Timing Is Key to Massage's Benefits for Neck Pain: Study03/14/14
FRIDAY, March 14, 2014 (HealthDay News) -- Massage can relieve
neck pain if it's done often by a professional therapist and for
the correct length of time, according to new research.
One-hour sessions two or three times a week appear to be best,
said study researcher Karen Sherman, senior scientific investigator
at Group Health Research Institute in Seattle.
"In the short term, 60 minutes of massage is better than 30, and you want to do multiple treatments a week for the first four weeks," she said.
Her study, which tested the effects of a month of massage, is
published in the March/April issue of the
Annals of Family Medicine.
Persistent neck pain is common and stems from numerous causes --
car accidents, sleeping in awkward positions or spending hours
hunched over a computer, among them, Sherman said.
Doctors often recommend anti-inflammatory medicines, but these
drugs frequently don't provide enough relief, she noted. "People
with back and neck pain aren't usually satisfied with what they get
from their doctor, so they are looking around for something that
works," Sherman explained.
Previous studies of massage for neck pain have produced
conflicting results, so Sherman's team decided to look closer.
Specifically, they wanted to determine what dose of massage is
ideal. In a previous study, Sherman had found that benefits of
massage were evident after four weeks.
For the new study, she randomly assigned 228 men and women, aged
20 to 64, to one of six groups. These included 30-minute massages
two or three times weekly, one-hour massages one, two or three
times weekly, and a comparison group receiving no massage.
Assessing neck functioning and pain levels a week after
treatment ended, the researchers determined that patients getting
one hour of massage three times a week showed the most gains after
four weeks of massage.
Compared to those who got no massage, "people getting massage
three times a week were almost five times as likely to have a
clinically meaningful (meaning important or noticeable) improvement
in function and over twice as likely to report a clinically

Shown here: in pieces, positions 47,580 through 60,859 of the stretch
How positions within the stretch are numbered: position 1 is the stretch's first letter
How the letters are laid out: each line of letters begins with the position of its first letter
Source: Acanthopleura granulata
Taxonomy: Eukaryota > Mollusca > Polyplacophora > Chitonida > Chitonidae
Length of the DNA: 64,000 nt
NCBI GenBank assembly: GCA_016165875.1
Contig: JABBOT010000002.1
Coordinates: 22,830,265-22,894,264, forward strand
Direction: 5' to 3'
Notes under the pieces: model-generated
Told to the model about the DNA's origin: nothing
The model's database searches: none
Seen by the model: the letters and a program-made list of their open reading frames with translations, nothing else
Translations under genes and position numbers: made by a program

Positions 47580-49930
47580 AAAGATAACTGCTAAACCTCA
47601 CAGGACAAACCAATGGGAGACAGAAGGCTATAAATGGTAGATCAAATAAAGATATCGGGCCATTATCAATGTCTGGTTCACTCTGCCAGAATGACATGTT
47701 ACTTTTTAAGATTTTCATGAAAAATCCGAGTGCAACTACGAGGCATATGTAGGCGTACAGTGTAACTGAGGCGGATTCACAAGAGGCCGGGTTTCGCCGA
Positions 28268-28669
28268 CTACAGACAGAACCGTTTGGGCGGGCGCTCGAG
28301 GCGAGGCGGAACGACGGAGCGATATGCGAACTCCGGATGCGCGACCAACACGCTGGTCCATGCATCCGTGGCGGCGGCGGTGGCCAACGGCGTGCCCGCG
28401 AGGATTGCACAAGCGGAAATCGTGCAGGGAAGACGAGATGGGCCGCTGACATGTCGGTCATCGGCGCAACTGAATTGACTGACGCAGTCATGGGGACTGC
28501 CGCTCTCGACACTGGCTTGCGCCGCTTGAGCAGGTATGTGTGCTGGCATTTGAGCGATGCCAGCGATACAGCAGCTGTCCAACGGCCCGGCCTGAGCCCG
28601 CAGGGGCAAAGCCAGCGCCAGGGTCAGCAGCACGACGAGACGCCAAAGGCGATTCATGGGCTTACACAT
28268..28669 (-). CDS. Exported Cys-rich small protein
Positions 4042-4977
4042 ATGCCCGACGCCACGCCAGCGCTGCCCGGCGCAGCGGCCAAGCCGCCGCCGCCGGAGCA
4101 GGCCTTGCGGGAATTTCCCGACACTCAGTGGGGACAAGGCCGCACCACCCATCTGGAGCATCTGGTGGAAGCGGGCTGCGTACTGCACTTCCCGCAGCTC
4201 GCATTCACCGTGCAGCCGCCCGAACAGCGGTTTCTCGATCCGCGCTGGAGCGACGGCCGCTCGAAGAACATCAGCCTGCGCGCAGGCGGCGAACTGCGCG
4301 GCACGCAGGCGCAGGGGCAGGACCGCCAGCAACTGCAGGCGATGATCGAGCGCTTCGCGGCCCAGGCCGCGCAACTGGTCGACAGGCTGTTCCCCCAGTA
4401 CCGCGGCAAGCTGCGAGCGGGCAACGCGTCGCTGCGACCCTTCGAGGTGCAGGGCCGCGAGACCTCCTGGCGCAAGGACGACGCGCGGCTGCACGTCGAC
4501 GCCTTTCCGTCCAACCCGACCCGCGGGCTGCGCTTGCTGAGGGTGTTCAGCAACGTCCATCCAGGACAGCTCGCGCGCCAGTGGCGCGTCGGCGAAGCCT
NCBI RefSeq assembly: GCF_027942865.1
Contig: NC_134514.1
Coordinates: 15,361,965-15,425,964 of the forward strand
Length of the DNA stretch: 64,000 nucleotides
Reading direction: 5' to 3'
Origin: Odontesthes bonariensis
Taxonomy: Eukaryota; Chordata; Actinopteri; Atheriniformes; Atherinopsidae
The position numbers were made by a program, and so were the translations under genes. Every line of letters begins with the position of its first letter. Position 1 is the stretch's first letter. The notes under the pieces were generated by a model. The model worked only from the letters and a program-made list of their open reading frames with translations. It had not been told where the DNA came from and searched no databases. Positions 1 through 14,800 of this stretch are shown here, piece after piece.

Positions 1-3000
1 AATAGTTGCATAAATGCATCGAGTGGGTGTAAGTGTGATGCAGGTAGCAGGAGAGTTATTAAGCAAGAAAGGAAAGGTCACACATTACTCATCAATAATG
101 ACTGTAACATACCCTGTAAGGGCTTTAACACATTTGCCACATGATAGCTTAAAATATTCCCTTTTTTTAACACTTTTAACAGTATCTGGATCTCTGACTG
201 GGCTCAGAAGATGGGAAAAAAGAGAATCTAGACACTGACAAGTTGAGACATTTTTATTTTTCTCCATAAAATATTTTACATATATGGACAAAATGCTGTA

meaningful decrease in pain," Sherman said.
Many patients who get therapeutic massage for chronic neck pain
may not reap benefits if they undergo shorter or less frequent
sessions, the authors suggested.
Jeanette Ezzo, a massage therapist and researcher in Takoma
Park, Md., called the study "an important contribution to
understanding the massage dosage necessary to relieve neck pain."
Ezzo has published research on the effectiveness of complementary
medicine practices, including massage.
Nationwide, the average cost for a one-hour massage by a
professional massage therapist is $65, according to the American
Massage Therapy Association. However, in large cities the fee can
be much higher.
Insurance coverage varies, said Sherman. Whether massage therapy
would work in elderly patients isn't known as the average age of
her patients was in the 40s.
Sherman cautioned against having a family member or friend
attempt to massage away your neck pain. "We used extremely
experienced massage therapists," she said. Treatment sessions also
assessed range of motion and looked at how the patient's body
compensated for the neck pain, which the average person is unable
to do, she said.
Dr. Fredrick Wilson, a spine specialist at the Cleveland Clinic,
stressed the need to use a professional massage therapist. "If done
incorrectly, [massage] can actually cause muscle tightening and
spasm," he said.
For neck or back pain, "it seems the training and experience
make a difference in the amount of pain relief patients get," he
However, Wilson said he is waiting for a study that shows
longer-lasting effects before he recommends massage for patients
complaining of neck pain. The authors agreed that studies with
longer follow-up are warranted.
People with chronic neck pain might also ask their doctor about
special neck exercises, Sherman said.
Neck pain accounts for more than 10 million medical visits a
year in the United States, according to background information in
the study. When patients were followed up one to five years later,
at least half reported persistent or recurrent problems, previous
For more about massage's effects on health, visit the
American Massage Therapy Association.
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